MALONE — A group of business owners, elected officials and others gathered at the Malone Golf Club Tuesday to hear presentations from members of the North Country Regional Economic Development Council on what it has been doing over the last year and what is coming up.
“I feel we’re in a good position to be very competitive and do well again this year,” said Garry Douglas, council co-chair and North Country Chamber of Commerce president.
Mr. Douglas said members are preparing for the upcoming consolidated funding application process, which are due Aug. 12.
Mr. Douglas reviewed some of the council’s performance, noting that it was named “top performer” in 2011 and received $90.2 million in state funding for 82 projects. Last year, the council was recognized for having the best strategic plan for the region, which came with $103.2 million in funding for 70 projects.
Mr. Douglas said past state economic development plans did not allow the North Country to focus on its top industries, but more on what metropolitan areas have.
“We needed something that allowed us to focus on our best opportunities,” he said. “We really came together and objectively created a plan that suits this region.”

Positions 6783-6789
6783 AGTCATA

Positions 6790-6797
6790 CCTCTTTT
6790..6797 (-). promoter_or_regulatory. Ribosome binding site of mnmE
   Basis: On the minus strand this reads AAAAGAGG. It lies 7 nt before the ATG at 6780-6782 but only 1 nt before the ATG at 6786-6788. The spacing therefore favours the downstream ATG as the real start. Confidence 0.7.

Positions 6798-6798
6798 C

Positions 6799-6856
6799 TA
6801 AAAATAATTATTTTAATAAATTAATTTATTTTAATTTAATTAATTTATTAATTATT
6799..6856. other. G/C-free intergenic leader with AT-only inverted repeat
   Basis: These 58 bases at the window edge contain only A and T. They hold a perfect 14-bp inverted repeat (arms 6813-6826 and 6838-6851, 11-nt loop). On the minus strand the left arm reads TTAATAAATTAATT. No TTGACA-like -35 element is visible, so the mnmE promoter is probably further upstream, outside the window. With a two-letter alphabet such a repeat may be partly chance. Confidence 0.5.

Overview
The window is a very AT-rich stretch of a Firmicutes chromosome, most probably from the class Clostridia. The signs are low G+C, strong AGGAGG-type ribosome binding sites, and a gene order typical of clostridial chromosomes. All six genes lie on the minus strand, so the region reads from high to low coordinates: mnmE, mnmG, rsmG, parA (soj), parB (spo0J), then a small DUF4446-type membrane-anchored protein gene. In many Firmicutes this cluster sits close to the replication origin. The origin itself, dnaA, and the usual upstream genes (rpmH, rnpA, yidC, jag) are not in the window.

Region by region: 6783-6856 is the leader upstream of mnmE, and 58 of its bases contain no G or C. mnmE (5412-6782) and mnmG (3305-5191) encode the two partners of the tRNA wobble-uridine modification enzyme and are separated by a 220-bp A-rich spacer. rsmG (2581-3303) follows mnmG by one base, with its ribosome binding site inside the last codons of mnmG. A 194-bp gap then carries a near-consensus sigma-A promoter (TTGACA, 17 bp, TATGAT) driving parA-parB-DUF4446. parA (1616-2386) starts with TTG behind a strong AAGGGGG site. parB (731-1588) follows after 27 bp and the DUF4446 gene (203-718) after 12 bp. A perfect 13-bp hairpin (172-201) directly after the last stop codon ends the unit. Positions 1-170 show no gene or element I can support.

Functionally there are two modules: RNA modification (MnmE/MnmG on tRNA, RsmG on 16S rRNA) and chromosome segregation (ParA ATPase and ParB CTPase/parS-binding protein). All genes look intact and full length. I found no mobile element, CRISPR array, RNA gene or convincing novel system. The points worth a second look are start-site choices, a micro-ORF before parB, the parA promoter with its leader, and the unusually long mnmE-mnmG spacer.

For the third round of funding, Dthere’s a certain amount of money available for different aspects of economic development that each of the 10 regional councils will be vying for. This includes up to $235.25 million for aid to businesses or organizations, $52.7 million for community development, as much as $13 million for rehabilitating waterfronts, about $13.4 million for improvements to the environment, as much as $50 million for energy improvements, $10.45 million to fund education and workforce improvements and about $350 million in low-cost financing through Empire State Development, according to the council’s presentation.
Mr. Douglas added that five councils will be selected as winners based on performance and will receive a $25 million bonus; all others are set to get a $5 million bonus.
“Even if we don’t win, there will be $5 million available,” said Tony Collins, council co-chair and Clarkson University president.
Following the council’s presentation, the meeting was opened for public comments.
Steven Tyrell, president of North Country Community College, made a few comments about the grants the college has applied for through the CFA process and how he believes the college needs to have a stronger relationship with the the three communities it has campuses in — Malone, Ticonderoga, and Saranac Lake — to survive.
Mr. Tyrell noted that the college submitted two CFA applications for this round.
“We’re looking at (agriculture) technology in Malone,” he said. “We also need to support job creation ... through incubator programs.”
Asked for specific details following the meeting, Mr. Tyrell said he’s hoping to instill the entrepreneurial spirit at the college by having someone who is considering starting up a business work with students and collaborate.
NCCC is considering multiple projects at its three campuses.